Reform for the National Institute for Health and Clinical Excellence and a switch to value-based pricing are on the agenda as the new coalition government lays out its proposals for the National Health Service.

While specific plans for the Institute have not been revealed, the new government has announced a move to value-based pricing, as recommended by the Office or Fair Trading back in 2007, under which the prices the NHS pays for medicines reflects their therapeutic benefits.

In addition, the government said it plans to “strengthen” the role of the Care Quality Commission so it becomes “an effective quality inspectorate”, as well as develop Monitor into an economic regulator that will oversee aspects of access, competition and price-setting in the NHS.

The pharmaceutical industry will no doubt be keeping a very close eye on how these policies develop as, in the worse case scenario, they could spell the end of free drug pricing in the UK.

While specific details have not been given in the coalition agreement, the fact that price control has been mentioned alongside the NICE reform and new direction for Monitor could mean that these bodies will, in future, be involved in drug pricing recommendations, particularly as the NHS strives to make multi-billion pound efficiency savings.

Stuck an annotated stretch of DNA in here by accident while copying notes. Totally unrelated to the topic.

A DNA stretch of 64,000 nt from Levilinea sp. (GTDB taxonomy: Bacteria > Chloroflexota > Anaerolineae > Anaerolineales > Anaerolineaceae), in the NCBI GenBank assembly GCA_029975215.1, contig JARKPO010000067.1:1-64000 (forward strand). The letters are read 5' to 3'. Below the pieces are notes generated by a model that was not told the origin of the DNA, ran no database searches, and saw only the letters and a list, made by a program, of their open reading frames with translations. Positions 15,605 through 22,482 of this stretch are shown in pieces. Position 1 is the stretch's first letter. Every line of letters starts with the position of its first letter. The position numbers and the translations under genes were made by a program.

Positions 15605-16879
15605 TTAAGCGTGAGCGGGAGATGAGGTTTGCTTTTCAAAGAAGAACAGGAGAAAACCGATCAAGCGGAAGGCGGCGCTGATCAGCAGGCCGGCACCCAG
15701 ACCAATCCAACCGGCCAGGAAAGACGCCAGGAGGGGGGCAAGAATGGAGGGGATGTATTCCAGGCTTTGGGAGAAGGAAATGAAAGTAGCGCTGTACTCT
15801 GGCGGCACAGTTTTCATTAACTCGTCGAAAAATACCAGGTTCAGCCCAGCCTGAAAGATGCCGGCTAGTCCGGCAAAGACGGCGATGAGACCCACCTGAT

“The UK is one of the last few free-price markets in the world as most countries have price controls for medicines, making it an attractive first-tier launch market for innovative drugs”, but “should a price-control function of NICE be introduced going forward, the free-pricing days for pharmaceuticals in the UK may well be numbered,” warn analysts at IHS Global Insight.

Perhaps understandably, the Institute remained tight-lipped on the issue, saying only that it is looking forward to seeing the detail of the government’s proposals for NICE reform and the introduction of value-based pricing.

But speaking to PharmaTimes UK News, a spokesman for the Association of the British Pharmaceutical Industry noted that the UK already offers some of the cheapest medicines in Europe, and while the industry understands the need to demonstrate the value of its products, the difficulty lies in how this can best be done.

No country has yet implemented a system of value-based pricing, he pointed out, and added: “We are keen to begin talks with the government about how this can be achieved, but it's not going to be an easy road”.

Cocktail of policies
Elsewhere, the wider aims of the new coalition agreement, which encompasses an interesting fusion of Conservative and Liberal Democrat party policies and promises to “drive up standards, support professional responsibility, deliver better value for money and create a healthier nation”, have received a cautious welcome.

Still, uncertainty remains over certain aspects of the proposals and how, despite the promise of real-term increases in health spending every year, the NHS’ predicted £20-billion plus shortfall will be addressed.